We will start at 8:30 am from our Hostel or we can pass to pick you up from your hotel, we will have 2 hour by cay in a 4X4, the first part will be by the high way and the second part will be in a dirt route until we get to the Tambopata River near the limit to the reserve. Our boat will be waiting for us to take us 25 minutes up the Tambopata river to get to our Lodge, we will have good chances to spot capybaras and many shore birds along the river bank, getting to the lodge we will get a welcome drink and the manager will explain us all we need to know about our lodge and its around.

After lunch we will go for an introductory walk in first in a secondary grow forest and then in a primary forest full of huge trees and lianas and vines, at the same time we will talk about the most important economic activities in this region. Chances to spot some Brown capuchin monkeys and squirrel monkeys will be always possible.

When is getting dark we will come back to our lodge to get our torch and go to our boat and we will do one of the most exiting activities… it will be the Cayman spotting, we will go to look for White and black Caymans along the river bank with a big spot light, we might see more capybaras and we always have good chances to spot and ocelot or a jaguar by the river too.
DAY 2.-

Amazon Discovery  Tambopata Macaw Clay Lick Center :

We will wake up around 5:00am, we will get a hot drinks to get some energy and we will take our boat up the Tambopata for 1 hour and 30 minutes. Crossing the check point. We will have all the sunrise just for us in the boat, and we will have really good chances to spot shore birds, capybaras, White caimans, and why not to mention … A jaguar or an anaconda, I like to say it, we have a 20 %of probabilities to see one of these guys by the river bank.

Getting to our destination, we will get a show at the clay lick, parrots and macaws Green, red, blue and yellow birds all around us, flying and making loud noises, it will be spectacular this behavior of this birds. We will explain you the reason why every day the whole year around this birds go to the Cliff to eat clay. We will spend from 6:30 am to 11:00 am approx. Our breakfast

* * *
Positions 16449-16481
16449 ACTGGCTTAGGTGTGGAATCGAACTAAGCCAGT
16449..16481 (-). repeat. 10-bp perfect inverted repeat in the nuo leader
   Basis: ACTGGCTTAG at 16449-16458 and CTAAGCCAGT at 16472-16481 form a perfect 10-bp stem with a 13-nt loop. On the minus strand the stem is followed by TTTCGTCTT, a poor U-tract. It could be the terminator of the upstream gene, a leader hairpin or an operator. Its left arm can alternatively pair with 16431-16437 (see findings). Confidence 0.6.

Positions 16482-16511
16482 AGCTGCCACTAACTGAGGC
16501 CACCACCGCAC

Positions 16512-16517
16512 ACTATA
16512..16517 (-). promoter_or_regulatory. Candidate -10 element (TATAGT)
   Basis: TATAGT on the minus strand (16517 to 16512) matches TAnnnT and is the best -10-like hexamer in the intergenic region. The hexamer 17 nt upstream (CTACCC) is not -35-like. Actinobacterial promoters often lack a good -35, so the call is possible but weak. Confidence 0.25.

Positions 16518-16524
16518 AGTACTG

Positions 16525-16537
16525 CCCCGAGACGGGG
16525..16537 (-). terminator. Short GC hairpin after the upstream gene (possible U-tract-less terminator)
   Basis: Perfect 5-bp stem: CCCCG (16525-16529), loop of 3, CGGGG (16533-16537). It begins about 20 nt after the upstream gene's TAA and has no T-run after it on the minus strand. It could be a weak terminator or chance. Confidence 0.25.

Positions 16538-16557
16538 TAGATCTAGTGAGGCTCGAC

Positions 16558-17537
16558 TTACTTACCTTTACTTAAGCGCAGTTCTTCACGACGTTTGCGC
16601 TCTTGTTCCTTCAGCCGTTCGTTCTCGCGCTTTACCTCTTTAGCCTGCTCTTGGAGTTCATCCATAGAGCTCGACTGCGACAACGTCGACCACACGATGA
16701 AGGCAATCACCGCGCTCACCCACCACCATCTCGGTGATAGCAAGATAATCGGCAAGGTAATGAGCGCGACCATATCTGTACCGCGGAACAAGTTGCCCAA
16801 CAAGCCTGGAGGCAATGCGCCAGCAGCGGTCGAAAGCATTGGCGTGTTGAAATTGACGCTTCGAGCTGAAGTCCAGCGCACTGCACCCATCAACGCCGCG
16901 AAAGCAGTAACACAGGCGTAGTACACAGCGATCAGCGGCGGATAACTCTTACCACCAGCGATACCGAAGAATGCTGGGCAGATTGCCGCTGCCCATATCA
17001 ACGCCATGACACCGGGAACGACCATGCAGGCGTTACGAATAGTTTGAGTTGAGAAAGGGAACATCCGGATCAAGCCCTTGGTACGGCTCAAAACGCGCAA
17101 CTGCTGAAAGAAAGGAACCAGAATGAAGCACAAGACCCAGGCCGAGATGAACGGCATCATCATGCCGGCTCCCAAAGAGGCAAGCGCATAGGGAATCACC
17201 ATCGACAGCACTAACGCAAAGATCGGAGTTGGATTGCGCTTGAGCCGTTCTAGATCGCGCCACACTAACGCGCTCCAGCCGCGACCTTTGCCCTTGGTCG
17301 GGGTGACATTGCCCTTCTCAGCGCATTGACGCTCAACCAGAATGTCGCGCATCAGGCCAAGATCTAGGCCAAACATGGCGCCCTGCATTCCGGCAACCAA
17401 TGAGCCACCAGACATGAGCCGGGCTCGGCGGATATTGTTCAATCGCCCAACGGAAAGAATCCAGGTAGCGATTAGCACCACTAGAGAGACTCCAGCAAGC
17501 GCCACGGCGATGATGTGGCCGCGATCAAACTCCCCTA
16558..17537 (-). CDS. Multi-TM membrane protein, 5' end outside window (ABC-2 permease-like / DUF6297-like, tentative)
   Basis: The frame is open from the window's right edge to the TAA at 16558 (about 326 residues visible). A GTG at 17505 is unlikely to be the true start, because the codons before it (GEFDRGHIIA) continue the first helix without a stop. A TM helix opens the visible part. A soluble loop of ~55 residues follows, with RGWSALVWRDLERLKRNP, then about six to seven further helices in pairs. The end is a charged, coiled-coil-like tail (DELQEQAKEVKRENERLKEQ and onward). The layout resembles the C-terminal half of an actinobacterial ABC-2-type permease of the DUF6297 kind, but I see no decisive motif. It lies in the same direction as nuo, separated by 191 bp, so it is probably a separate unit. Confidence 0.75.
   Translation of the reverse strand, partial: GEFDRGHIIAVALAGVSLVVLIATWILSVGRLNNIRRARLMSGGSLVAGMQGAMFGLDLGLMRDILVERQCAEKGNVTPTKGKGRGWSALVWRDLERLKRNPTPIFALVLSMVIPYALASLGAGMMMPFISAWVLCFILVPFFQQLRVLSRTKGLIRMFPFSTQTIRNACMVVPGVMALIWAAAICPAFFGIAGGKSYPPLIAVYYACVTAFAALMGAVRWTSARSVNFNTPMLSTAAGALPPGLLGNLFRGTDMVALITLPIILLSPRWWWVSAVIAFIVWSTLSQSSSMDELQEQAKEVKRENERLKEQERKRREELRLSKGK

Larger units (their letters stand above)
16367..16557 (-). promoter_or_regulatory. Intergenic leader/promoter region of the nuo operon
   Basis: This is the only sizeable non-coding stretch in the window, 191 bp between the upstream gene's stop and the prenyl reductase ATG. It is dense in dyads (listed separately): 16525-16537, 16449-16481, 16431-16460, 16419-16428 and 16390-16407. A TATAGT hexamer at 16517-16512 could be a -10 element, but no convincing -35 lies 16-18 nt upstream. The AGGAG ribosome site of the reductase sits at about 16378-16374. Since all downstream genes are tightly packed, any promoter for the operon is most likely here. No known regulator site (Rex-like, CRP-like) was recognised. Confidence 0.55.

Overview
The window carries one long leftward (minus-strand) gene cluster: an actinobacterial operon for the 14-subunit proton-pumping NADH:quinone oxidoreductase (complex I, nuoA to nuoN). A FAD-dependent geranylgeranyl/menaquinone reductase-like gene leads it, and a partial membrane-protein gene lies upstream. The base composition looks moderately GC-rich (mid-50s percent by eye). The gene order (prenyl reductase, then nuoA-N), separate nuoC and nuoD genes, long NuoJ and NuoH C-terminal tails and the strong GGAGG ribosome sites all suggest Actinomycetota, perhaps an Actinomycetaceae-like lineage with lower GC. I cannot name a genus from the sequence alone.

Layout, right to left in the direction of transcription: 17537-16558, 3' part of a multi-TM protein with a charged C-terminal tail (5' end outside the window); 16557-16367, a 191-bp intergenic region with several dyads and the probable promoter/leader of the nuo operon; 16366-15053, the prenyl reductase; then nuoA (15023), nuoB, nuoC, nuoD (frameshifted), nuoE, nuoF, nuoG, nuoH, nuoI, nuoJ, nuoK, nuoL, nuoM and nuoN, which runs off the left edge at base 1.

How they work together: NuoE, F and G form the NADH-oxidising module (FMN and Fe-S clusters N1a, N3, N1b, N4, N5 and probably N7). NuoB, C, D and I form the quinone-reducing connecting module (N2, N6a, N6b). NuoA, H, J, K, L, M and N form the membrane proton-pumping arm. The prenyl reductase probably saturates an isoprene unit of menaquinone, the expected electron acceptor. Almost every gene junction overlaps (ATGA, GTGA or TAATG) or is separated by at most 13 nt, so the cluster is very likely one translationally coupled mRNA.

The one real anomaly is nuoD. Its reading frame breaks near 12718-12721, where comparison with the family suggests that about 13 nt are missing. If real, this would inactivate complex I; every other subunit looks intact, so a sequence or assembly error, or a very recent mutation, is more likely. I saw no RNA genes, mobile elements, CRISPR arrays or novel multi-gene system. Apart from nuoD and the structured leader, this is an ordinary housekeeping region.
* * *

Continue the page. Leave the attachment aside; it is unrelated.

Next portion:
will be in front of the clay lick activity

At the end of this activity, in our way down river to the lodge we will make a short stop in the check point to learn more about the small museum that there is here, after this we will continue toward our lodge to get an unforgettable swimming in the stream or may be in the Tambopata River.

We will get our lunch and then we can take our boat for 30 minutes down the river to go for a fishing afternoon at the Gato stream, there are always hungry piranhas waiting for some meat that would be our bate, the stream is a really good place to swim too after we catch some piranhas, it is an unforgettable experience. We will have a short walk to explain you a Little bit about the local farm.

We will go back to our lodge and then at night before dinner or after dinner we will have a short night walk, the sounds at night, the insects, spider, tarantulas, frogs and maybe snakes will make this night hike something difficult to forget.

DAY 3.-
Amazon Discovery Tambopata   Return to Puerto Maldonado :

We will wake up with the sounds of the birds and probably howler monkeys, will get our breakfast and then we will go for a walk, we will cross by the mammal clay lick and then continue looking for some more wildlife and during this walk we will talk about the medicinal plants, the quinine “good for the malaria”, the cats claw, the dragons blood, and the AYAHUASCA are only a few plants that we will find during our last walk in the jungle before our way back to Puerto Maldonado.